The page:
Walmart to Open High-Tech Fulfillment Centers to Deliver Online Orders Faster

Walmart is building four high-tech fulfillment centers that will make picking and packing online orders easier and faster. The first will open this summer in Joliet, Illinois.


Walmart is building high-tech warehouses in hopes of delivering goods to customers faster and growing its online business.

On Friday, the retailer said it plans to build four new fulfillment centers that will use automation to Pack and ship online orders more efficiently: The first branch opened in Illinois this summer. For customers, the new warehouses will mean next day or two-day delivery could be more common for items like cereal and T-shirts.

The plans come as Walmart competes with online retail giant Amazon, which has made it easier for Prime members to order a wide range of items and have them delivered within a day or so. In recent years, most of Walmart’s sales have come from its website., he already has 31 facilities that are preparing online orders. More than 3,500 of its stores, or about 75% of its outlets, also carry out online orders.

But at Walmart’s existing fulfillment centers, employees can walk nine miles or more a day to remove items from shelves and haul them back to packaging locations, said Michael Prince, Walmart’s vice president of supply chain innovation and automation.

This will not be necessary in new warehouses, where an automated system will retrieve goods from an expanded storage facility and deliver them to an area where an employee packs them in a box that will be custom-made according to the dimensions of the order. Walmart tested the concept at a fulfillment center in Pedricktown, New Jersey.

Amazon, Kroger, and others have also used automation to increase throughput and speed. Ten years ago, Amazon acquired Kiva Systems, which built wheeled robots for its warehouses. It has tested robots to reduce drudgery for workers and launched a $1 billion fund in April to invest in supply chain technology companies.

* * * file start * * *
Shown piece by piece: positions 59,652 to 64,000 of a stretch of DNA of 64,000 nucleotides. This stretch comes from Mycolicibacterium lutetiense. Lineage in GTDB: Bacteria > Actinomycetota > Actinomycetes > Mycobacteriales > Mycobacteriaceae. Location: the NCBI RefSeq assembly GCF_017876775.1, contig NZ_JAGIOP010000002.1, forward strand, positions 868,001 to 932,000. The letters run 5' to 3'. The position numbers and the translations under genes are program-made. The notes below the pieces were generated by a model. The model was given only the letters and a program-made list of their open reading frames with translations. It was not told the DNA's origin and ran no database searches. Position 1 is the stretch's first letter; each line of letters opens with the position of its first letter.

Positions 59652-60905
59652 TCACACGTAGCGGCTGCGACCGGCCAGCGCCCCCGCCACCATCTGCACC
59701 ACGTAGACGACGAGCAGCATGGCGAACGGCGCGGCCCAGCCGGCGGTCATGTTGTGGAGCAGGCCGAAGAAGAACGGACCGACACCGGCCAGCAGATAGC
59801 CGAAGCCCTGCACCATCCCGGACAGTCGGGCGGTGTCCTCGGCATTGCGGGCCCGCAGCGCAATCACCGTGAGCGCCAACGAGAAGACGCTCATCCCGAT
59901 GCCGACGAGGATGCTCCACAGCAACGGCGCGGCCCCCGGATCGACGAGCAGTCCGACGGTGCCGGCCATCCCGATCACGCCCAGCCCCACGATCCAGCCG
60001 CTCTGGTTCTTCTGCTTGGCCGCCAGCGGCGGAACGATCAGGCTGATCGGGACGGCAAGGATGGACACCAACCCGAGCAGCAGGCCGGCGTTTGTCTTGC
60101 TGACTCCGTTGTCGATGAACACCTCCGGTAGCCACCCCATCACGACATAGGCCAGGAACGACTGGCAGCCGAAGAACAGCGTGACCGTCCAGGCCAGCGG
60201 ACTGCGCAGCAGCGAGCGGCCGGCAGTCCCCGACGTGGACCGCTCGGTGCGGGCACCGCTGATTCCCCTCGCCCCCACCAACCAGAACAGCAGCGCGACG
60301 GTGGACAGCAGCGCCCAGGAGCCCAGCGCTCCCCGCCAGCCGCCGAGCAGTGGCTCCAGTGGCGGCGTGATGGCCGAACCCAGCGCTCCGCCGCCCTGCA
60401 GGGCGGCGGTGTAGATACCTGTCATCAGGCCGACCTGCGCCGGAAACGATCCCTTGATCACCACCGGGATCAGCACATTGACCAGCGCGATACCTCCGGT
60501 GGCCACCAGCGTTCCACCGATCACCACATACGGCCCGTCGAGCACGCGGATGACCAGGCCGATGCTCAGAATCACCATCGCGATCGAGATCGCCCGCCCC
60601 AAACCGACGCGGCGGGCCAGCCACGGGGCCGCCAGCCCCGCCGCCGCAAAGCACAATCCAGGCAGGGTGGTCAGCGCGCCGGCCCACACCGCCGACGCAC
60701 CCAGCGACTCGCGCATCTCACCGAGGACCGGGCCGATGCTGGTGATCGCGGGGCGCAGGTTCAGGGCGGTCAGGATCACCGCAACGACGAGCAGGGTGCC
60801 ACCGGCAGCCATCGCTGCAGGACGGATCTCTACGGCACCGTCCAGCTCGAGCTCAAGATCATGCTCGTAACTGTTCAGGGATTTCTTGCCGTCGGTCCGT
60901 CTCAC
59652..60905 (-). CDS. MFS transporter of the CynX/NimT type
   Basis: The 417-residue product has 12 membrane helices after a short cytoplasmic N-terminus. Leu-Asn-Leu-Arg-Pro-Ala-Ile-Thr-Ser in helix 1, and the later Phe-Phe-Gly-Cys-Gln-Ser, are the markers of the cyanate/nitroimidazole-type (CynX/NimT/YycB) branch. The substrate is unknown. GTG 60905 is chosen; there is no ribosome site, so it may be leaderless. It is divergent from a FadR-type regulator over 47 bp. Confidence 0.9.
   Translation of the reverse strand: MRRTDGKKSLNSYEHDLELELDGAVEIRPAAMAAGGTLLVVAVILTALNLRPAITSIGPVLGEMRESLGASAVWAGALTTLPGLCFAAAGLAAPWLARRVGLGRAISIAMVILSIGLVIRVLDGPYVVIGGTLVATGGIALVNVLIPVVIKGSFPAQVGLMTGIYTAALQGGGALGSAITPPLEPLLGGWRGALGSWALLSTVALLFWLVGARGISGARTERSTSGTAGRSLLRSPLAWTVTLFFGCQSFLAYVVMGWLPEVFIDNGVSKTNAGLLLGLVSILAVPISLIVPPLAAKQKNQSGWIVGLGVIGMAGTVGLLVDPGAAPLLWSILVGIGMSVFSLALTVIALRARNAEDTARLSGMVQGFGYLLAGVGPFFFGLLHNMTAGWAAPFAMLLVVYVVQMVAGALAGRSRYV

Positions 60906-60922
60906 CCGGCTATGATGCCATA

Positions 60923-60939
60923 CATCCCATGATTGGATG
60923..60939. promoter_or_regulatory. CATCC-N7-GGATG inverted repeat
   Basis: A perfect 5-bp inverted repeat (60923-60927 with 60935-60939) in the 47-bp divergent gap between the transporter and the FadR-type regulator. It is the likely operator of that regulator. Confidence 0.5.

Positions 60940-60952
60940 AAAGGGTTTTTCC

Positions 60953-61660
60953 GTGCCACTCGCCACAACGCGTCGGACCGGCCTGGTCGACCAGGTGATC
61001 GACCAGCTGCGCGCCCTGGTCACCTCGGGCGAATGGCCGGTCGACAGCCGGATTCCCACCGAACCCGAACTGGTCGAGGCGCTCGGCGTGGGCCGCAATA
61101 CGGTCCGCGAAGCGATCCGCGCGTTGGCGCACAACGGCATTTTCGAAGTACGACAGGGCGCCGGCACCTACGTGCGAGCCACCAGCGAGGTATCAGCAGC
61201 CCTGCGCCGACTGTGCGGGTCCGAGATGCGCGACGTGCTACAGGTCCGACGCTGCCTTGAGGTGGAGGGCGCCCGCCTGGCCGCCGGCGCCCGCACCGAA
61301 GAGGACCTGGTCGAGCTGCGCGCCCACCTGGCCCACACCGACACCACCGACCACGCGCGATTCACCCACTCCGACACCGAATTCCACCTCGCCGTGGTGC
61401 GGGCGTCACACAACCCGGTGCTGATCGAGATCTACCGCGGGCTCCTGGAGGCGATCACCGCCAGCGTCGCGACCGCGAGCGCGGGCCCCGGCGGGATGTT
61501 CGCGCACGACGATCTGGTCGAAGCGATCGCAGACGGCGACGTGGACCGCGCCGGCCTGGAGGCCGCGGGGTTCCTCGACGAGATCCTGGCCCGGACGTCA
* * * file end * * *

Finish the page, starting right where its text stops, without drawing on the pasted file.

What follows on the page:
Last year, Kroger began opening giant robotic fulfillment centers in the US through a partnership with UK-based online retailer Ocado.

Walmart’s first new fulfillment center will open in Joliet, Illinois, about 40 miles southwest of Chicago, delivering orders to customers in Illinois, Indiana and Wisconsin. Three more will follow in McCordsville, Indiana; Lancaster, Texas; and Greencastle, Pennsylvania, in the next three years, the company said.

Walmart said it would hire 4,000 people to work at the new facilities. Current starting wages at existing warehouses are between $16 and $28 an hour, the company said, and wages at new warehouses will be above that range. The retailer refused to share the construction costs.

Walmart stores will continue to play a role in the company’s supply chain and handle online orders for popular items, as well as chilled and frozen foods, Prince said. Fulfillment centers will process orders with a wider range of products, including pantry staples and other groceries.

Other parts of the Walmart supply chain are also undergoing changes. Dozens of stores are becoming mini-automated warehouses for online grocery orders. And last week, Walmart said it would add robotics to its 42 regional distribution centers that fill store shelves in the coming years.

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